the Site Visit

Buildex 2024 D2E9 | Building a Safer Future with Gabe Guetta at SALUS

February 29, 2024 Andrew Hansen, James Faulkner, Christian Hamm
Buildex 2024 D2E9 | Building a Safer Future with Gabe Guetta at SALUS
the Site Visit
More Info
the Site Visit
Buildex 2024 D2E9 | Building a Safer Future with Gabe Guetta at SALUS
Feb 29, 2024
Andrew Hansen, James Faulkner, Christian Hamm

Send us a Text Message.

Discover the blueprint for construction safety excellence as we sit down with Gabe Guetta from SALUS to discuss the strides his company is making in the industry. Safety isn't a buzzword here—it's the foundation on which every project stands. Our conversation is about innovation in construction safety. We delve into the importance of nurturing customer relationships and fostering collaboration with tech giants for a safer, more efficient future in construction.

Venture into the new era where AI meets hard hats, and learn how technology is transforming health and safety on job sites. As much as we marvel at the capabilities of AI, we acknowledge that it can never replace the irreplaceable—human judgment and critical thinking. We debate the delicate balance between convenience and necessary engagement, acknowledging the potential for AI to enhance hazard assessments while emphasizing the importance of keeping safety checks meaningful. The ultimate goal? To ensure these tools empower workers and reduce the risk of complacency, making each day on the job safer than the last.

Wrapping up, we take a reflective journey through the history of workplace safety practices, identifying the pivotal shift from tedious checkbox assessments to dynamic, behavior-adaptive experiences. It's not just about ticking off tasks; it's about fostering a deep-rooted culture of care and understanding the 'why' behind the compliance. We underscore the significance of personal connections during site visits, reinforcing the notion that the true strength of the industry lies in its commitment to not just constructing edifices, but in building a resilient community of responsible and cared-for workers. Join us as we chart a course toward a future where every construction worker can confidently say that they will return home safely, every day.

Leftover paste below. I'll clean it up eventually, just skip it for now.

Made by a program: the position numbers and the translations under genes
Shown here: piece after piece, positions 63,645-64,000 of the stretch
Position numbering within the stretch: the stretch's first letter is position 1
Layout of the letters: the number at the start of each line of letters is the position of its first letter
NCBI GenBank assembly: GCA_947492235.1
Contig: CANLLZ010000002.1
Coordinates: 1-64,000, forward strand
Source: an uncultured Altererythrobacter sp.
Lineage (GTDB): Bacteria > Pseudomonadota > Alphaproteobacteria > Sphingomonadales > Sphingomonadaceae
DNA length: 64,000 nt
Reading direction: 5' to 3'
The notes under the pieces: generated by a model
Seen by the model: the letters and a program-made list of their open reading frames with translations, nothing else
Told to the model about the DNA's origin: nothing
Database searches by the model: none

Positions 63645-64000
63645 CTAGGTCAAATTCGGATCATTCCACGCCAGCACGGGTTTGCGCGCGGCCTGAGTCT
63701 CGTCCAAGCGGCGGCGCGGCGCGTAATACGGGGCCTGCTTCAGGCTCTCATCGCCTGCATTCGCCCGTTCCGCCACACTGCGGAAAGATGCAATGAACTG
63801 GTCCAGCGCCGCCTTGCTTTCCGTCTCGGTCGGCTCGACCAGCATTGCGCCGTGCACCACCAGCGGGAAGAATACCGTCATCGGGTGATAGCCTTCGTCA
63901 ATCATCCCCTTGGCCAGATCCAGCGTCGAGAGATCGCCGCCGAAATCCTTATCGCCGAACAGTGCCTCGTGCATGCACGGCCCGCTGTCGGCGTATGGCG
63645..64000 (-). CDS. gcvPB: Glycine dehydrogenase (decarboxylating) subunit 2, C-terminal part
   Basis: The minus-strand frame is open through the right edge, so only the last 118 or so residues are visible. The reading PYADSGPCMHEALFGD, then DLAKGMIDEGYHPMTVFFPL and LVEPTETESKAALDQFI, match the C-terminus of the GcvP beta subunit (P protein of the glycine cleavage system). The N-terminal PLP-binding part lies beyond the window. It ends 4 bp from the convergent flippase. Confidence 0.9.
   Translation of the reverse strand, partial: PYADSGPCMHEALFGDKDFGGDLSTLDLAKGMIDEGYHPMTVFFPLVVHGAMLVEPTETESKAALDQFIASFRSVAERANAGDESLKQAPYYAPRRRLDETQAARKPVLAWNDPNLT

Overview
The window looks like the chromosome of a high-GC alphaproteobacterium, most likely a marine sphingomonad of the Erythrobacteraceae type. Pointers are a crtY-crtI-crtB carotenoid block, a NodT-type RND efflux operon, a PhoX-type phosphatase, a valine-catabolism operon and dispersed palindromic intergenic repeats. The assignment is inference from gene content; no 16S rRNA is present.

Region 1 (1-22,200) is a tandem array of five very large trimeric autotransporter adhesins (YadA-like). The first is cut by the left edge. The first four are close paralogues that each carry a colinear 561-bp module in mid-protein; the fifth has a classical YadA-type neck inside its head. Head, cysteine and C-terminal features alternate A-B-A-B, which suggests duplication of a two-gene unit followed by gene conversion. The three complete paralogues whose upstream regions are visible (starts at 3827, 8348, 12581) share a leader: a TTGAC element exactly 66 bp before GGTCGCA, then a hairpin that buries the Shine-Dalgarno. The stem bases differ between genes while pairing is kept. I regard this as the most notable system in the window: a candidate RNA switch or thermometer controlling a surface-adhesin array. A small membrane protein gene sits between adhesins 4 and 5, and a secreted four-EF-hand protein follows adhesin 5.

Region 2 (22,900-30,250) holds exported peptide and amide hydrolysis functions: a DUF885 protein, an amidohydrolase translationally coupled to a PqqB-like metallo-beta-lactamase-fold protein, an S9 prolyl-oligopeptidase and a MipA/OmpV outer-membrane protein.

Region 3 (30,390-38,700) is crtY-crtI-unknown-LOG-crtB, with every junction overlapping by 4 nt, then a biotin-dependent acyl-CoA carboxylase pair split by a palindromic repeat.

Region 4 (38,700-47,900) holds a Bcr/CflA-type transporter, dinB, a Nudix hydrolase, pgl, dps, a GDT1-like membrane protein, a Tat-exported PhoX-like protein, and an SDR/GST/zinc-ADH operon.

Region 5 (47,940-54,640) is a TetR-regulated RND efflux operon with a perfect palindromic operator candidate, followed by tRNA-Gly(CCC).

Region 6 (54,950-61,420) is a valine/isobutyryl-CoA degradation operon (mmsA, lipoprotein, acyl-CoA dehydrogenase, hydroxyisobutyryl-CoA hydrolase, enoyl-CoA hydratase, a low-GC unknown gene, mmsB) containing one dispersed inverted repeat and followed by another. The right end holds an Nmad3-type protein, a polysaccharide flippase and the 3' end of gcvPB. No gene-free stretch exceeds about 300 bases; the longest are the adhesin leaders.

PODCAST INFO:
the Site Visit Website: https://www.sitemaxsystems.com/podcast
the Site Visit on Buzzsprout: https://thesitevisit.buzzsprout.com/269424
the Site Visit on Apple Podcasts: https://podcasts.apple.com/ca/podcast/the-site-visit/id1456494446
the Site Visit on Spotify: https://open.spotify.com/show/5cp4qJE5ExZmO3EwldN1HH

FOLLOW ALONG:
LinkedIn: https://www.linkedin.com/company/thesitevisit
Instagram: https://www.instagram.com/thesitevisit

Show Notes Transcript Chapter Markers

Send us a Text Message.

Discover the blueprint for construction safety excellence as we sit down with Gabe Guetta from SALUS to discuss the strides his company is making in the industry. Safety isn't a buzzword here—it's the foundation on which every project stands. Our conversation is about innovation in construction safety. We delve into the importance of nurturing customer relationships and fostering collaboration with tech giants for a safer, more efficient future in construction.

Venture into the new era where AI meets hard hats, and learn how technology is transforming health and safety on job sites. As much as we marvel at the capabilities of AI, we acknowledge that it can never replace the irreplaceable—human judgment and critical thinking. We debate the delicate balance between convenience and necessary engagement, acknowledging the potential for AI to enhance hazard assessments while emphasizing the importance of keeping safety checks meaningful. The ultimate goal? To ensure these tools empower workers and reduce the risk of complacency, making each day on the job safer than the last.